The GCHQ (Government Communications Headquarters) is not very well known outside of the United Kingdom. The governmental organization is almost a century old (it will celebrate its 100th anniversary next year), in 1919 it started as the government’s school of codes and encryption (Government Code & Cypher School) and it was not until 1946 that it changed its name to what it is now.
The GCHQ’s job is to maintain Great Britain´s security through information assurance and also signals intelligence (SIGINT).
The GCHQ was founded after the first world war and had the important role during the second world war of working on how to break the German Enigma codes and also during the Cold War, from its famous center in Bletchley Park.
Bletchley Park ©GCHQ
The center currently has two main components, the Composite Signals Organization (CSO), which is responsible for the collection of information, and the National Cyber Security Centre (NCSC), which is responsible for securing the United Kingdom´s own communications.
The main GCHQ building is an original construction known as ‘The Donut’ and it is located in the outskirts of the city Cheltenham in the United Kingdom; from there they carry out a large part of their activity whilst collaborating with their members, the Secret Intelligence Service (MI6) and MI5.
The Donut, GCHQ Headquarters
The National Cyber Security Centre (NCSC) was created in order to make the United Kingdom the safest place to live and do online business, by protecting critical services against cyber-attacks, managing major incidents and improving the underlying security of the internet in the United Kingdom through the best technologies, citizen advice and organisations.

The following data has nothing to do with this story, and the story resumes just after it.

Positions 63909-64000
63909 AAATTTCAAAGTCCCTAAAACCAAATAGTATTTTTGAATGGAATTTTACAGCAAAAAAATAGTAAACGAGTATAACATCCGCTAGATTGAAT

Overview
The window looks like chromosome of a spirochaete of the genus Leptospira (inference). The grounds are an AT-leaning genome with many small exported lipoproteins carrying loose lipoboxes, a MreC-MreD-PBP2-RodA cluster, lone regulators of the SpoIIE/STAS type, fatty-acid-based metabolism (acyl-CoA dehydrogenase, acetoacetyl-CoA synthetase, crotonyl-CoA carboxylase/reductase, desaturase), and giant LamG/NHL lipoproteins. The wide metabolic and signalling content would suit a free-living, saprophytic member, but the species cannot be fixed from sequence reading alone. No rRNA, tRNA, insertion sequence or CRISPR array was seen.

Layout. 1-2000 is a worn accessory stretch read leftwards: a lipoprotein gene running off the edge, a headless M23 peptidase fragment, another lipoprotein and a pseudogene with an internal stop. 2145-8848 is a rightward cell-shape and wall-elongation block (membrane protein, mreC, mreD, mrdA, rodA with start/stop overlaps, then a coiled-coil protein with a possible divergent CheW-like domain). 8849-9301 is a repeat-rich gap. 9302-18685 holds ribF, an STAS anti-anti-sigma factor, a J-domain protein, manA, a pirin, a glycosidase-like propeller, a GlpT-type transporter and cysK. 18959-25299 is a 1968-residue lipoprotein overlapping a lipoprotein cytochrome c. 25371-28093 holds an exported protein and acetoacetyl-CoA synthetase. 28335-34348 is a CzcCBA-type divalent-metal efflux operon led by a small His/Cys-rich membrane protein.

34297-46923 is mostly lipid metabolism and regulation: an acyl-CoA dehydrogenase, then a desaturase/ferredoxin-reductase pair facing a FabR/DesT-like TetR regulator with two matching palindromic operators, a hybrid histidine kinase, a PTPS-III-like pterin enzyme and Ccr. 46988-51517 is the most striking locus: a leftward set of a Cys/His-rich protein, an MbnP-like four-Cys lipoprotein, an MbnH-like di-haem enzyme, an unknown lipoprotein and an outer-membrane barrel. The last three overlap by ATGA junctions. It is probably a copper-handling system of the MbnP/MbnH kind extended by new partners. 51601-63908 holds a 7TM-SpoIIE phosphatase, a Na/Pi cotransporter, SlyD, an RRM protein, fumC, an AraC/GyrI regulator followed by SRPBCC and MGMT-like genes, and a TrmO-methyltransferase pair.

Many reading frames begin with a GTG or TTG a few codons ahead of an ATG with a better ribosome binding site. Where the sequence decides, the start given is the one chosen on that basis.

The GCHQ Cyber Accelerator is a collaboration between the United Kingdom’s Governmental Department for Digital, Cultural, Media and Sport (DCMS), the National Cyber Security Centre (NCSC) and Wayra UK, which is a part of Telefónica Open Future. It is part of the government’s national cyber security program which is valued at £1.9bn, which drives innovation in the cybersecurity industry and helps keep UK businesses and consumers safe from online attacks and threats.
The program, which is already in its second call for proposals, has received more than a hundred applications in its latest call from startups specializing in cybersecurity; amongst which they have selected nine (RazorSecure, Warden, Intruder, TrustElevate, Secure Code Warrior, Cybershield, Ioetec, Elliptic and ExactTrack) which are being accelerated during nine months in order to allow them to expand their capabilities, improve their ideas and design leading edge technology.
A group of GCHQ mentors and the group Telefonica, which includes O2 and ElevenPaths, give their support to these new companies which also receive a financial subsidy and access to a workspace in Cheltenham.
In the following piece we will explain in detail the selected startups and their technology, in order to understand how they apply innovation which overcomes the current and emerging threats.
Director of Strategic Alliances and Partnerships ElenvenPaths